Why Did My Medicare Part B Premium Increase This Year?

The standard Part B premium in 2019 is $135.50. Why did Part B premiums go up? Learn more about how your income could affect your premiums and why Part B costs more this year.

The standard Medicare Part B premium increased to $135.50 per month in 2019, up from $134 in 2018.

The premium went up even more for higher income earners who pay an income-related monthly adjustment amount (IRMAA), with the most expensive Part B premium increasing from $428.60 per month in 2018 to $460.50 per month in 2019.

This guide helps to explain why the Medicare Part B (medical insurance) premium typically will go up each year, as well as some ways you may be able to save on some of your out-of-pocket Medicare costs.

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Does the Medicare Part B premium go up every year?

The Part B premium is hardly the only Medicare cost that will go up every year.

The Medicare Part A (hospital insurance) premium also increases annually for those who are required to pay it. Medicare Part A and Part B deductibles typically increase each year, as well.

Medicare Part B coinsurance costs tend to remain steady at 20 percent of the Medicare-approved amount for a medical service or item, but that 20 percent share can go up as related health care industry costs increase each year.

There are a number of contributing factors to why Medicare costs go up each year, such as:

  • As of 2019, close to 10,000 Americans become eligible for Medicare every single day.1

  • Americans are living longer, and therefore requiring more years of health care.

  • As the population ages, the ratio of employed workers (who support Medicare through taxes) to retirees (who receive the benefits from those taxes) continues to shrink.

  • The cost of health care continues to rise.

When you add it all up, you have fewer people paying Medicare taxes that support an increasing number of Medicare beneficiaries who are themselves living longer and being charged more for their care.

Increasing the Part B premium is one way that these rising costs are partially addressed.

How is Medicare paid for?

Approximately 27 percent of Medicare Part B funding in 2017 came from beneficiaries’ premiums. Nearly 71 percent of Part B funding in 2017 came from general revenue, which consists mostly of federal income taxes.

Increasing the Part B premium by only a small percentage for each beneficiary can raise tens of millions of dollars for the Medicare program.

What is the Medicare Hold Harmless Rule?

Your Medicare premiums aren’t the only thing that will go up each year: your Social Security benefit payment will typically also increase each year.

The Social Security Administration (SSA) uses the consumer price index for workers (CPI-W) to make annual adjustments to benefit payment amounts. This is called the cost of living adjustment, or COLA, and is a way to help benefit payments keep up with the cost of living.

The cost of health care often rises faster than inflation, however. Fortunately, the “hold harmless” rule prevents Medicare premiums from increasing by a higher amount than the Social Security COLA.

The hold harmless rule does not apply to you, however, if:

  • This is your first year receiving Medicare Part B benefits
  • You are enrolled in a Medicare Savings Program (MSP)
  • You pay an IRMAA
  • You were enrolled in an MSP in 2018 but lost program coverage because your income increased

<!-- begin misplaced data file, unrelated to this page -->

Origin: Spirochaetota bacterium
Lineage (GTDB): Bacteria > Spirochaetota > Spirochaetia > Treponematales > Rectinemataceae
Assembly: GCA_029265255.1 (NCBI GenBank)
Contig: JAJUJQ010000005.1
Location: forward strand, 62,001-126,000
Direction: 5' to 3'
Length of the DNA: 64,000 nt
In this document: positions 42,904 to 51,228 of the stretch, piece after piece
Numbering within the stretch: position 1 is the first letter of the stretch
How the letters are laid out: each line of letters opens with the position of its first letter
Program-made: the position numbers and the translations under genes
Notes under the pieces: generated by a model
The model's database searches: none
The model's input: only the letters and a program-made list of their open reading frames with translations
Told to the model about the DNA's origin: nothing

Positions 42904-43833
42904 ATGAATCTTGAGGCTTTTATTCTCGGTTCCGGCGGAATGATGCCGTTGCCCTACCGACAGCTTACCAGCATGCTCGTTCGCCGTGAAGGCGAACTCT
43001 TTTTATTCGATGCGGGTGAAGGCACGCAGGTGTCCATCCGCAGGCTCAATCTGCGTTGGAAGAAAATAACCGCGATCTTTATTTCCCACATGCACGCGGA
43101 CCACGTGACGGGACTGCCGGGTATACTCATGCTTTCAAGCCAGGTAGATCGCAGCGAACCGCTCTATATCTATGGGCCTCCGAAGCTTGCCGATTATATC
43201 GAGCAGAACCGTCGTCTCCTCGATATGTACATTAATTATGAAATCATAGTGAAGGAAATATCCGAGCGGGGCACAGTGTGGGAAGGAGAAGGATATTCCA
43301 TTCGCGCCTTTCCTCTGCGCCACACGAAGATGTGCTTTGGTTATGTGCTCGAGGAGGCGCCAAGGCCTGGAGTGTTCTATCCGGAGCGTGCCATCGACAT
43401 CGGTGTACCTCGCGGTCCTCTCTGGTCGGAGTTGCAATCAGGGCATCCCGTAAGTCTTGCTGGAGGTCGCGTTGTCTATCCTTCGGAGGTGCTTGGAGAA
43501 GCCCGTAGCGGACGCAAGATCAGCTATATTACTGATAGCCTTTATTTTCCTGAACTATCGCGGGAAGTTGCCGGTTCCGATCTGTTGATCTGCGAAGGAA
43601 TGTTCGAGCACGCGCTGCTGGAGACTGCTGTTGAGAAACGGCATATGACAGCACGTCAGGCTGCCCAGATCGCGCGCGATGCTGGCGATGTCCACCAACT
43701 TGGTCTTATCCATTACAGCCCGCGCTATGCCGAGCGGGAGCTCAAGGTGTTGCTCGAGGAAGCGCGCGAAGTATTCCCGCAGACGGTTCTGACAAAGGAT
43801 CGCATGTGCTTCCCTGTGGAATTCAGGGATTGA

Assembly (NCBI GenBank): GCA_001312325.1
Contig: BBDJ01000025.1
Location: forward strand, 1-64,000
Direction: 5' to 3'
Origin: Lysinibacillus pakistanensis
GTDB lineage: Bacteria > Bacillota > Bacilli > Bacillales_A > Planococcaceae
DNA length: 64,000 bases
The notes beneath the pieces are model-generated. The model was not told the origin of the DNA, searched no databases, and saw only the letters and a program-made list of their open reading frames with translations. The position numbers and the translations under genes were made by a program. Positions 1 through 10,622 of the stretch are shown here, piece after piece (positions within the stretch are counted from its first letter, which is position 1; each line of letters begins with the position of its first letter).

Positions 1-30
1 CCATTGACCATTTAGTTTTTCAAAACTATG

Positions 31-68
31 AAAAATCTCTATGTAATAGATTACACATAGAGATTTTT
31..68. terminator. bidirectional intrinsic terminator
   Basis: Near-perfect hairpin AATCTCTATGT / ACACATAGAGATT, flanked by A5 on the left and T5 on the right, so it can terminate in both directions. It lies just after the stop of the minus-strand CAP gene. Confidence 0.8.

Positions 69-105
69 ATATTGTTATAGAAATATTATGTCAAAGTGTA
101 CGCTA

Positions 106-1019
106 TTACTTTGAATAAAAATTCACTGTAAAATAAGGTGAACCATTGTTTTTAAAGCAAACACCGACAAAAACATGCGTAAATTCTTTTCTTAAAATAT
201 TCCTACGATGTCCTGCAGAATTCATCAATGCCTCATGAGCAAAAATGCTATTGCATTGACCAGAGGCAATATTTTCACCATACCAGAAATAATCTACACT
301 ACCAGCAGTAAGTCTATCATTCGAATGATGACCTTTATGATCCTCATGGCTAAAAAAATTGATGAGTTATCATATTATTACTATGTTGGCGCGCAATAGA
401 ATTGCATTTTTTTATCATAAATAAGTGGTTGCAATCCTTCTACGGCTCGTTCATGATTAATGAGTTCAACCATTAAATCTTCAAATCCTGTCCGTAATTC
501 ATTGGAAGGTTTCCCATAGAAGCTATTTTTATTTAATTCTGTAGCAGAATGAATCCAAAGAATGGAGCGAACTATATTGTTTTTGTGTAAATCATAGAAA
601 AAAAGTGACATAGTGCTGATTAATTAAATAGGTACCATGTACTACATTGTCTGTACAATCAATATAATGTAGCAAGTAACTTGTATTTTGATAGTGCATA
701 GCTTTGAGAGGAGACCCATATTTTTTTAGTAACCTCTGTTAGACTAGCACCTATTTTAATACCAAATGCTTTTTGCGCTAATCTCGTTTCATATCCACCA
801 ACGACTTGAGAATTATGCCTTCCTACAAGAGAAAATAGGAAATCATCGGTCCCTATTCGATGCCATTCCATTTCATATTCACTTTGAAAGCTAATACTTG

If you pay a Part B late enrollment penalty, your penalty cannot be waived as part of the hold harmless rule. In fact, your late enrollment penalty will increase according to how much the Part B premium will go up each year.

Are there ways to save on my Medicare out-of-pocket costs?

If you’re concerned about the rising cost of Medicare, you can consider a few options that may be able to help you save on your out-of-pocket Medicare costs:

  • Medicare Savings Programs are available to qualified Medicare beneficiaries who have limited incomes and financial resources. These programs can help cover specific Medicare premiums, deductibles and/or coinsurance costs.

  • Medicare Supplement Insurance plans (also called Medigap) can provide coverage for certain Medicare out-of-pocket expenses. While Medigap plans don’t cover the Part B premium, some plans may help cover the Medicare Part B deductible, copayments and other expenses.

  • Medicare Advantage plans (Medicare Part C) provide all the same benefits as Medicare Part A and Part B (Original Medicare).

    Most Medicare Advantage plans also offer extra benefits such as dental, vision and prescription drug coverage. You must still pay your Medicare Part B premium, but the money you can potentially save on other covered health care costs can help you better afford your Part B premium.

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If you have questions about you Part B premium or would like to learn more about how a Medicare Advantage plan can help you save on your health care costs, call to speak with a licensed insurance agent today.


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About the author

Christian Worstell is a licensed insurance agent and a Senior Staff Writer for He is passionate about helping people navigate the complexities of Medicare and understand their coverage options.

His work has been featured in outlets such as Vox, MSN, and The Washington Post, and he is a frequent contributor to health care and finance blogs.

Christian is a graduate of Shippensburg University with a bachelor’s degree in journalism. He currently lives in Raleigh, NC.

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